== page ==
Carbon Sequestration in Soil Cooperated with Organic Composts and Bio-Char during Corn (Zea mays) Cultivation


Background: The objective of this study was to estimate the carbon sequestration in soils cooperated with organic composts and bio-char during corn cultivation. Methods and Results: For the experiment, the soil texture used in this study was clay loam, and application rates of chemical fertilizer and bio-char were 230-107-190 kg·ha-1 (N-P2O5-K2O) as recommended amount after soil test and 0.2% to soil weight. The soil samples were periodically taken at every 15-day intervals during the experimental periods. The treatments consisted of cow compost, pig compost, swine digestate from aerobic digestion system, and their bio-char cooperation. For estimating soil C sequestration, it is determined by the net balance between carbon inputs and outputs during corn cultivation periods. For the experimental results, it found that applications of aerobic swine digestate, cow compost, and pig compost could sequester C by 38.9%, 82.2% and 19.7% in soil, respectively, when bio-char from rice hulls was cooperated with soil. For plant responses, application of bio-char in the corn field for carbon sequestration was not occurred the damage of corn growth. Conclusion: When bio-char from rice hulls was cooperated with soil, applications of aerobic swine digestate, cow compost, and pig compost could sequester C by 38.9%, 82.2% and 19.7% in soil, respectively. Therefore, addition of bio-char with organic composts could have a potential soil C sequestration in agricultural practices.

Share and Cite:

Shin, J. , Lee, S. , Park, W. , Choi, Y. , Hong, S. and Park, S. (2014) Carbon Sequestration in Soil Cooperated with Organic Composts and Bio-Char during Corn (Zea mays) Cultivation. Journal of Agricultural Chemistry and Environment, 3, 151-155. doi: 10.4236/jacen.2014.34018.

Conflicts of Interest

The authors declare no conflicts of interest.


[1] Koocheki, A. and Nassiri Mahallati, M. (2008) Impact of Climate Change and CO2 Concentration on Wheat Yield in Iran and Adaptation Strategies. Iranian Journal of Field Crops Research, 6, 139-153.
[2] Koocheki, A., Nassiri, M., Kamali, G.A. and Shahandeh, H. (2006) Potential Impact of Climate Change on Agro-Meteorological Indicators in Iran. Arid Land Research and Management, 20, 245-259.
[3] Koocheki, A., Nassiri, M., Soltani, A., Sharifi, H. and Ghorbani, R. (2006) Effects of Climate Change on Growth Criteria and Yield of Sunflower and Chickpea Crops in Iran. Climate Research, 30, 247-253.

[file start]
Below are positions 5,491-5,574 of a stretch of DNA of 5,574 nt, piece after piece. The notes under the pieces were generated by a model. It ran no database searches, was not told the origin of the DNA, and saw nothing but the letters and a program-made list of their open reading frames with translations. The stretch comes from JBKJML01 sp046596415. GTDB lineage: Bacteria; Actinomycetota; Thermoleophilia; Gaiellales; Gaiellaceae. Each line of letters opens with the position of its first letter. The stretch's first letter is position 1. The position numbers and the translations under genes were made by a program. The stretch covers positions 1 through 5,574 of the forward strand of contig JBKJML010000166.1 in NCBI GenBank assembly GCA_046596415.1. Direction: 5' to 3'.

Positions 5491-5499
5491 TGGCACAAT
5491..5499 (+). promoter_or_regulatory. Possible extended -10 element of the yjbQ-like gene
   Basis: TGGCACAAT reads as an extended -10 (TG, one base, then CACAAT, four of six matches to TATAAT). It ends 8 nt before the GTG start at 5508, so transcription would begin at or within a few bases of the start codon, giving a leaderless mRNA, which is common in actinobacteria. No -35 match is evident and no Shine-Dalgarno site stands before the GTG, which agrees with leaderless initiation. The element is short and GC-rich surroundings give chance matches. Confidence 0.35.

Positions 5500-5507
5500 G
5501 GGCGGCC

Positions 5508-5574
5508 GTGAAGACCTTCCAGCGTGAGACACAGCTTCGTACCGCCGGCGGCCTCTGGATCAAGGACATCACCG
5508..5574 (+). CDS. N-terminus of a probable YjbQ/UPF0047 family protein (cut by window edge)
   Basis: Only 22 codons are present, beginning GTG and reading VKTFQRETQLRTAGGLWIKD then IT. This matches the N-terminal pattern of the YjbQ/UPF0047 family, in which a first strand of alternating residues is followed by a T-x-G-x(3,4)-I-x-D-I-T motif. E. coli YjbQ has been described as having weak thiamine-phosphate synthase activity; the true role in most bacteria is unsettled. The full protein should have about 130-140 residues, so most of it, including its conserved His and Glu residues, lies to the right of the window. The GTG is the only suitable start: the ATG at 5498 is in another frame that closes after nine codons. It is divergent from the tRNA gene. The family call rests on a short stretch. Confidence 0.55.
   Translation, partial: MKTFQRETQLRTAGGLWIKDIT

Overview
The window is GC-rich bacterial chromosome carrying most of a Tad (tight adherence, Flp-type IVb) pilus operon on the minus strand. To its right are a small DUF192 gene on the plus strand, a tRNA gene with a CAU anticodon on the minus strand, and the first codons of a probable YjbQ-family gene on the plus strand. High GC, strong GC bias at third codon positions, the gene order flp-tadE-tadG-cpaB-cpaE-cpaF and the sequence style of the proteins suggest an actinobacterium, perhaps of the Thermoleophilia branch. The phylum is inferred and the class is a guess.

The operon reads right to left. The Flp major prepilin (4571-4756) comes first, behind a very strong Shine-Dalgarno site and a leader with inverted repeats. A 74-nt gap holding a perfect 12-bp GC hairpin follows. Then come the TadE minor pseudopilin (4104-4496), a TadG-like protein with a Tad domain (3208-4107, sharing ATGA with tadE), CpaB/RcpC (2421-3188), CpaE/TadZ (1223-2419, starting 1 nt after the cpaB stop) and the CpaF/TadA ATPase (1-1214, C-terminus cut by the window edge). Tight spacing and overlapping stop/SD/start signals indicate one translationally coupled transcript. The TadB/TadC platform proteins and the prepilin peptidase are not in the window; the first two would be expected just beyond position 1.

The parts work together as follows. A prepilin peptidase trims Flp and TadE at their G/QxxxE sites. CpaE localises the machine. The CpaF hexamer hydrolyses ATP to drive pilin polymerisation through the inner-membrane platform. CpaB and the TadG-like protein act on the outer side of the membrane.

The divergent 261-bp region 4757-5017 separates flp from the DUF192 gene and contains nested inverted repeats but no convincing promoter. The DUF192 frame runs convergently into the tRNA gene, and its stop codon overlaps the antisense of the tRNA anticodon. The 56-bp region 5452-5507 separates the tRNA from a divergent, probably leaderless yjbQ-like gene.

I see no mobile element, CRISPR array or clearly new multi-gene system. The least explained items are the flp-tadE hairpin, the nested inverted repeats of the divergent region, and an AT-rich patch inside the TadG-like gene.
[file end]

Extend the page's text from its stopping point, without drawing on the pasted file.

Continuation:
[4] IPCC (1996) Intergovernmental Panel on Climate Change. Climate Change 1995: The Science of Climate Change, Cambridge University Press, Cambridge.
[5] IPCC (1999) Intergovernmental Panel on Climate Change, Data Distribution Center. CD-ROM Version 1.0. Providing Climate Change and Related Scenarios for Impact Assessments, Climatic Research Unit, University of East Anglia, Norwich.
[6] Lal, L. (2002) Soil Carbon Dynamics in Cropland and Rangeland. Environmental Pollution, 116, 353-362.
[7] Atkinson, C.J., Fitzgerald, J.D. and Hipps, N.A. (2010) Potential Mechanisms for Achieving Agricultural Benefits from Bio-Char Application to Temperate Soils: A Review. Plant and Soil, 337, 1-18.
[8] Laird, A.D. (2008) The Charcoal Vision: A Win-Win-Win Scenario for Simultaneously Producing Bioenergy, Permanently Sequestering Carbon, while Improving Soil and Water Quality. Agronomy Journal, 100, 178-184.
[9] Lehmann, J., Kern, D.C., Glaser, B. and Woods, W.I., Eds. (2004) Management. Kluwer Academic Publishers, New York.
[10] Mathews, J.A. (2008) Carbon-Negative Biofuels. Energy Policy, 36, 940-945.
[11] Rondon, M., Ramirez, J.A. and Lehmann, J. (2005) Greenhouse Gas Emissions Decrease with Charcoal Additions to Tropical Soils.
[12] Wardle, D.A., Nilsion, M.C. and Zackrisson, O. (2008) Fire-Derived Charcoal Cause Loss of Forest Humus. Science, 320, 629.
[13] Jones, D.L., Murphy, D.V., Khalid, M., Ahmad, W., Edwards-Jones, G. and DeLuca, T.H. (2011) Short-Term Biochar Induced Increase in Soil CO2 Release Is both Biotically and Abiotically Mediated. Soil Biology and Biochemistry, 43, 1723-1731.
[14] Luo, Y., Durenkamp, M., De Nobili, M., Lin, Q. and Brookes, P.C. (2011) Short Term Soil Priming Effects and the Mineralization of Biochar Following Its Incorporation to Soils of Different pH. Soil Biology and Biochemistry, 43, 2304-2314.
[15] Liang, B.Q., Lehmann, J., Sohi, S.P., Thies, J.E., O’Neill, B., Trujillo, L., Gaunt, J., Solomon, D., Grossman, J., Neves, E.G. and Luizao, F.J. (2010) Black Carbon Effects the Cycling of Non-Black Carbon in Soil. Organic Geochemistry, 41, 206-213.
[16] Cross, A. and Sohi, S.P. (2011) The Priming Potential of Biochar Products in Relation to Labile Carbon Contents and Soil Organic Matter Status. Soil Biology and Biochemistry, 43, 2127-2134.
[17] Lehmann, J. (2009) Biological Carbon Sequestration Must and Can Be a Win-Win Approach. Climatic Change, 97, 459-463.
[18] Kuzyakov, Y., Subbotina, I., Chen, H., Bogomolova, I. and Xu, X.L. (2009) Black Carbon Decomposition and Incorporation into Soil Microbial Biomass Estimated 14C Labeling. Soil Biology and Biochemistry, 41, 210-219.
[19] Deenik, J.L., McClellan, T., Uehara, M., Antal, M.J. and Campbell, S. (2010) Charcoal Volatile Matter Content Influences Plant Growth and Soil Nitrogen Transformations. Soil Science Society of America Journal, 74, 1259-1270.

Copyright © 2023 by authors and Scientific Research Publishing Inc.

Creative Commons License

This work and the related PDF file are licensed under a Creative Commons Attribution 4.0 International License.